It was at the end of last season's Blast that Daniel Bell-Drummond realised he had to make changes to keep up as a T20 batsman.

His run aggregate and strike rate were lower than they had been in any of the last four years, and after a bright start to the season, Kent had fallen away badly to miss out on quarter-final qualification.

He was captain at the start of the season, with Joe Denly on England duty and Sam Billings injured, and had burdened himself with too much responsibility. "I was taking it upon myself to almost do two roles: trying to go hard at the start but also being there at the end," he says.

"That was never going to work. My strike rate wasn't great, and when Billings and the other big guns came back, I just didn't have the rhythm to flick the switch. I still got a decent number of runs but my strike rate was down - and I missed out in the Hundred [draft], as well. It drummed home that I need to step up a gear."

ALSO READ: Bell-Drummond continues fine form as Kent roll Essex

Over the winter, he returned to Randwick-Petersham CC in Sydney - best known as David Warner's home club - and started to work on his T20 hitting. "A lot of it was trial and error in the middle, really," he admits. After a pre-season hundred in an intra-squad T20 before lockdown, he spoke to the coaches about his new, ultra-attacking mindset, and decided it was worth trying out in the Blast.

His approach this year has been simple: rather than trying to bat through the innings as an anchor, Bell-Drummond has attacked more or less from the start, clearing his front leg to open up more scoring areas and getting into his "hitting positions" right from the outset.

The results have been obvious: six games into the Blast, he is averaging 51.4 while maintaining a 167.97 strike rate - a shade over 10 runs per over. His scores at the end of the Powerplay have been particularly notable: in the win over Essex he was 43 off 21 after the first six; in the tie at Middlesex, he had raced to 49 off 20. That run has come while captaining the side again, too, with Billings in the England bubble.

"I've always been seen as the one to bat through, and taken that on my shoulders," he says. "At times, that's hurt me a bit, strike rate-wise. I've made a conscious effort this year, trying to target the Powerplay as much as possible.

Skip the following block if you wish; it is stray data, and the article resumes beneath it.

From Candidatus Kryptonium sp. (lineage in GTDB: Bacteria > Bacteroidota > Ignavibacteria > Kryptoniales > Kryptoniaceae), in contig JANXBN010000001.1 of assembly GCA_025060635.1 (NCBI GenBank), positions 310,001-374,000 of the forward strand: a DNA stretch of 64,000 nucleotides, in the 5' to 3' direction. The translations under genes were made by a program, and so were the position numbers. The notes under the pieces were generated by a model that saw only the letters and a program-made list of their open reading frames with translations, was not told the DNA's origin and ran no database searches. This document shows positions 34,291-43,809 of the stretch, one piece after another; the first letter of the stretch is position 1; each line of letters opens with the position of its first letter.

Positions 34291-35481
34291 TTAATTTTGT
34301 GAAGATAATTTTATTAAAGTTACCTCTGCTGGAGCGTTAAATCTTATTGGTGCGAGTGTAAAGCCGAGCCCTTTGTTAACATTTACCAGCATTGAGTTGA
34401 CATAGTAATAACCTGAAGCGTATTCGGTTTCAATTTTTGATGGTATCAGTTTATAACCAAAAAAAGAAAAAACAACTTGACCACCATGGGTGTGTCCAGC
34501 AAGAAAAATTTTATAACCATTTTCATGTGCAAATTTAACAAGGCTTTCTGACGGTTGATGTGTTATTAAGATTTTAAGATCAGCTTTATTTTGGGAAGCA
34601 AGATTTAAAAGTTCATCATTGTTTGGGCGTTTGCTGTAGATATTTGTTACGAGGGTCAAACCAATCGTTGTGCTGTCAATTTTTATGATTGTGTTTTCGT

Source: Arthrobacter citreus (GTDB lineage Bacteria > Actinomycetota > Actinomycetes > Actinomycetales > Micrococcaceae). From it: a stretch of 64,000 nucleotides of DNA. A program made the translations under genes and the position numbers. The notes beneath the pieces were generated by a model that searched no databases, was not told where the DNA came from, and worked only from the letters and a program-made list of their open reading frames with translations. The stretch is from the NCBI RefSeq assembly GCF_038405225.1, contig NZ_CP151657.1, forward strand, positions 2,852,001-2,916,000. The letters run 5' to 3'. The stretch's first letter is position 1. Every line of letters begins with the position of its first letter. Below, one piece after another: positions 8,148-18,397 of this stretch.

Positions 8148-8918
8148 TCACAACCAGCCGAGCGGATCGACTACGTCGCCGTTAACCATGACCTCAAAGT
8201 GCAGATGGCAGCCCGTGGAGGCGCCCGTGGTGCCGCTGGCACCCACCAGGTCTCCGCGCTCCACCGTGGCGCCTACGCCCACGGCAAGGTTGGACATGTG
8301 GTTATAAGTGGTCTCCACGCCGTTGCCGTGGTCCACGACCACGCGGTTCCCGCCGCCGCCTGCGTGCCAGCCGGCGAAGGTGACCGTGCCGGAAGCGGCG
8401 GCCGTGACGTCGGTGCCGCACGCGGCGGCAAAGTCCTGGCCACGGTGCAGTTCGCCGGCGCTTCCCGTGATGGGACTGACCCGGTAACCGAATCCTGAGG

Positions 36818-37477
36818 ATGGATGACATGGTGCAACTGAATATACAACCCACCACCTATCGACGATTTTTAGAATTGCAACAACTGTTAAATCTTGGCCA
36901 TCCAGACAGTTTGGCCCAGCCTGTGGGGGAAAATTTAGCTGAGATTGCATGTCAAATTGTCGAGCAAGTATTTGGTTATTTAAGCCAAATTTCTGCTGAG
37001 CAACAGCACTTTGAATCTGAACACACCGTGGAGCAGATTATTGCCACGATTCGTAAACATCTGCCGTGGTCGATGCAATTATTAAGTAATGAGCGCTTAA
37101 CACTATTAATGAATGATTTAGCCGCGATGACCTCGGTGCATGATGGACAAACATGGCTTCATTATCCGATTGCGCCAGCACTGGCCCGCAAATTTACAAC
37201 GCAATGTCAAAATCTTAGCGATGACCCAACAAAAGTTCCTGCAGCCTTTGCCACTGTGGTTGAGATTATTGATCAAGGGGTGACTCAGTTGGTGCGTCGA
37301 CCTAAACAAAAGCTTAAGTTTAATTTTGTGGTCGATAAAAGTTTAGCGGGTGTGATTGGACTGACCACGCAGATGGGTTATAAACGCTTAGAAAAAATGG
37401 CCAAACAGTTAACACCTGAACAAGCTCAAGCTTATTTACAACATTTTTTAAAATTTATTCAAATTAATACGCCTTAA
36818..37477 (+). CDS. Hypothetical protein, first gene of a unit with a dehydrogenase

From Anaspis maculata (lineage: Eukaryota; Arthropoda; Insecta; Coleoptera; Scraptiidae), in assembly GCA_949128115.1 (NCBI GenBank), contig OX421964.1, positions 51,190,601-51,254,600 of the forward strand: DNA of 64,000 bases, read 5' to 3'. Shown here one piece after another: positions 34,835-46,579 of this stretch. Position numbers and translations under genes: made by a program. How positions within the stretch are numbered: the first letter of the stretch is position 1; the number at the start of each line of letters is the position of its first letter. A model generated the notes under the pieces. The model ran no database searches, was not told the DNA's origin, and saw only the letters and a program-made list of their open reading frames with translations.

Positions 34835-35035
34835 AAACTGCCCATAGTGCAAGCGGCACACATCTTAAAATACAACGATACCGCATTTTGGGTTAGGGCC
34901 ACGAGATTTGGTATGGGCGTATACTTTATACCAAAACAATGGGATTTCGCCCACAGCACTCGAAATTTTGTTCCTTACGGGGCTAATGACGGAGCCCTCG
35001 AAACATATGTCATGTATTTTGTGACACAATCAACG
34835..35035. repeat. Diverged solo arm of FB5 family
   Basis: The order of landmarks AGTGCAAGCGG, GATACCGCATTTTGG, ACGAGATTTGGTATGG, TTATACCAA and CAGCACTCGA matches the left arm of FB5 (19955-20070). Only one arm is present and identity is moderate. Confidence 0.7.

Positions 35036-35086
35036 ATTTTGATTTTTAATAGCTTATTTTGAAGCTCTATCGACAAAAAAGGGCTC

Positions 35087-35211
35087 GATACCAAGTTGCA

"T20 cricket is really moving forward in that sense; I don't want to get left behind. I've always batted next to Joe Denly and he's someone who can play all the shots from a normal, four-day base position, which I sometimes find quite difficult. I can play my shots, but I need to ball in certain areas.

"If I get into my hitting positions earlier, then I can access more of the ground. It's been about backing myself, and doing these things from the second or third over, not just when I'm on 30."

It would have been unfathomable three or four years ago that Bell-Drummond would miss out on selection in eight teams of the top white-ball players in the country, not least when he was blitzing 171 off 139 balls against Sri Lanka's A team for the Lions in 2016.

But he admits that he saw his snub at the Hundred draft coming. "Outwardly people may have expected to get picked up, but I wasn't happy with my strike rate. I was quite disappointed not to be there, but deep down, it wasn't actually a surprise."

Now, he says that his best route to England selection will be to continuing "trying to be the best I can be" and shedding the reputation of being a red-ball player looking to anchor an innings: "It's about trying to lose that tag, really, and showing that I can be destructive." He is a long way from international recognition just yet, but time is on his side at 27.

He also admits that as one of only a handful of black British players on the county circuit, the Black Lives Matter movement has been "at the forefront" of his mind this summer, but suggests that "it's more of a socio-economic thing in cricket".

"It's been a very political summer," he says. "I've tried not to talk too much about it while playing. You'd like there to be more kids coming through, and I know I'm one of not many black English players, but hopefully things pick up again. I'm always optimistic that things will move forward positively."

As for the task at hand in the Blast, he is desperate to ensure that Kent avoid last year's drop-off in the second half of the group stage. "Everything that went for us in the first seven games went against us in the second half, last year. We're quietly confident this year, with Denners back and hopefully Sam [Billings] joining later in the competition.

"We were in the quarters the year before, so it's not like we choke or anything like that. We've learned a lot from last year, and the guys are determined to get past that hurdle. We're quietly confident this year."

Matt Roller is an assistant editor at ESPNcricinfo. He tweets at @mroller98